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Predicting the long-term outcome of a head injury

The Glasgow Coma Scale is used to predict how an individual will fare after a head injury. The patient is evaluated using three parameters. The score from each one is added together to provide a total score.

People who suffer a severe head injury with a GCS score below eight do not have good prognoses. About 30 percent die and 17 percent will suffer moderate to severe disabilities. Twenty to 30 percent of these patients will have a good outcome long-term.

Patients who suffer a moderate head injury and have a GCS score of 9 to 12 will do somewhat better. Seven to 10 percent will die or be in a persistent vegetative state. Sixty percent will recover well. Twenty-five percent will recover, but will suffer moderate, but varying degrees of disability.

Patients who suffer from a mild head injury with GCS score of 13 to 15 will normally do very well. the mortality rate for people with a simple concussion is zero. Two percent of people that suffer from mild brain swelling die. Patients may suffer from dizziness, irritability, headaches and other symptoms occasionally; however, most people do not suffer any residual effects.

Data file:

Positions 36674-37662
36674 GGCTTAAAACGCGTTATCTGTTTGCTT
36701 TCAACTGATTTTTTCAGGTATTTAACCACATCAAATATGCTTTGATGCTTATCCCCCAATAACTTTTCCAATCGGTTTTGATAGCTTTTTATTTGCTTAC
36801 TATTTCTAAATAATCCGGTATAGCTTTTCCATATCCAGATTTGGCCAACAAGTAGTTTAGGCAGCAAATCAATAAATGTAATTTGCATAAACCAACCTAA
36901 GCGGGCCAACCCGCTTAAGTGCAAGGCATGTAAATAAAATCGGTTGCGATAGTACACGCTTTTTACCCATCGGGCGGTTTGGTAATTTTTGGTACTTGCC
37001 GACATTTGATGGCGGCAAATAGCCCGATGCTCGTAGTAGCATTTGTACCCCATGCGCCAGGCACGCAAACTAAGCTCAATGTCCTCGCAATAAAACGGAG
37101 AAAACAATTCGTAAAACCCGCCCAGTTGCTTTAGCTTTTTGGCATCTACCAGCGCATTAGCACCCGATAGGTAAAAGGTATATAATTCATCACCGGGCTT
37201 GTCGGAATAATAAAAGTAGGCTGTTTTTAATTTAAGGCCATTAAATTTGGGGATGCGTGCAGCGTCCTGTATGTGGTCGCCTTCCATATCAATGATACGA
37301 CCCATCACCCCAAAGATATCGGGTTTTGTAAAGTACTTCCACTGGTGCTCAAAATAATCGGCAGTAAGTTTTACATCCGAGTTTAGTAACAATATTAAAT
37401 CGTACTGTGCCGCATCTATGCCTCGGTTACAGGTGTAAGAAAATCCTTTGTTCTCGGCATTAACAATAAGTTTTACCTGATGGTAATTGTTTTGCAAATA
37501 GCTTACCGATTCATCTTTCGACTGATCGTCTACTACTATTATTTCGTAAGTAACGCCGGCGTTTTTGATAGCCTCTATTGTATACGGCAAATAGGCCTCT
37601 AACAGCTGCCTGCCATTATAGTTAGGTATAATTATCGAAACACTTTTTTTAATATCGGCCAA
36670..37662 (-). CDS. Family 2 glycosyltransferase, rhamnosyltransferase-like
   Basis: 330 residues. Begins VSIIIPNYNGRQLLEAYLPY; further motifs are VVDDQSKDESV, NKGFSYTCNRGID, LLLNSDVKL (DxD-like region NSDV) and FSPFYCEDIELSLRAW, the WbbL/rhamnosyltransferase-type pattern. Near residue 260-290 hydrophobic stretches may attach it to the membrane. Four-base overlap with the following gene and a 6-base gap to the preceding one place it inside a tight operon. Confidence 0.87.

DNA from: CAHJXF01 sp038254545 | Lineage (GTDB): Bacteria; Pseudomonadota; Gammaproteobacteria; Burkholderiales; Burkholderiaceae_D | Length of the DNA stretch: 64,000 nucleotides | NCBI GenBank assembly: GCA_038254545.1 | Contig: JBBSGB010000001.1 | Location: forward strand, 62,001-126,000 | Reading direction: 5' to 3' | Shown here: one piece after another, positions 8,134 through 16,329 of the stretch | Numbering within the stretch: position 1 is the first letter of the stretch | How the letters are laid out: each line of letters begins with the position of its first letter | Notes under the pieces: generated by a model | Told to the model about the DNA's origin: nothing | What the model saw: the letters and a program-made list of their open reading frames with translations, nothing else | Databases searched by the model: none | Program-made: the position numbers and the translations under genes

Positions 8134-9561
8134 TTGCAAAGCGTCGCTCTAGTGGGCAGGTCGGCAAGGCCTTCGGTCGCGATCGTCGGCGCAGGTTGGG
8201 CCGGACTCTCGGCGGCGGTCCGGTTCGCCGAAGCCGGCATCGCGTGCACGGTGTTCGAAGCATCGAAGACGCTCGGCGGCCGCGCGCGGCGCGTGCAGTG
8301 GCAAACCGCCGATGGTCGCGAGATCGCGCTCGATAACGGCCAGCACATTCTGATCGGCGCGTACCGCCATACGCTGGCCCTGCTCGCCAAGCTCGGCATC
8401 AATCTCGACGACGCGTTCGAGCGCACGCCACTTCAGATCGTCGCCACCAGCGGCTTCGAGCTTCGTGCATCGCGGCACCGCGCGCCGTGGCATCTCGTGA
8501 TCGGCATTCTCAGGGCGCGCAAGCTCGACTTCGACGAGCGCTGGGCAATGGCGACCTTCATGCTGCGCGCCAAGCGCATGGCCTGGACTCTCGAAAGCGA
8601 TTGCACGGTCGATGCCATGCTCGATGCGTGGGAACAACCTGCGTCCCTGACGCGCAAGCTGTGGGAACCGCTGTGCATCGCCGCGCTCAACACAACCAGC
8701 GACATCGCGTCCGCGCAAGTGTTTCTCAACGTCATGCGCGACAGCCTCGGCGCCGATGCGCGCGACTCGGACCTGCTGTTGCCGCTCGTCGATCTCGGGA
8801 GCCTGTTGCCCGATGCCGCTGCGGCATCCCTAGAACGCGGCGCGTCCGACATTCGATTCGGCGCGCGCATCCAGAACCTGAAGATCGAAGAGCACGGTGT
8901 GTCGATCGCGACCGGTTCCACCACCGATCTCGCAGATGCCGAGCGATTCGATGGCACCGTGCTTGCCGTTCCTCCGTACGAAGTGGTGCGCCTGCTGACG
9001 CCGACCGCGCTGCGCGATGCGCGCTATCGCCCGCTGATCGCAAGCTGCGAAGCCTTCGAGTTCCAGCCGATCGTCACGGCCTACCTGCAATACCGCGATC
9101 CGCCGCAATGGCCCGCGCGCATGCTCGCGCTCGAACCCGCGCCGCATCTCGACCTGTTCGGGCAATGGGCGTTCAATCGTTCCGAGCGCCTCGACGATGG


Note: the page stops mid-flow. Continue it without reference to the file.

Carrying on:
For patients who suffer from penetrating head injuries, the statistics are not the same. Patients that suffer gunshot wounds to their heads and make to the hospital alive only have about a 50 percent chance of surviving their injuries.

Those who suffer a head injury because of the actions or inactions of another person have a right to seek compensation for medical bills, pain and suffering, lost wages and much more. The families of those who lose a loved one because of someone's negligence can also seek compensation. An attorney can help you understand your legal options.

Source: Brainline.org, "Brain Trauma, Concussion, and Coma," accessed April 13, 2016

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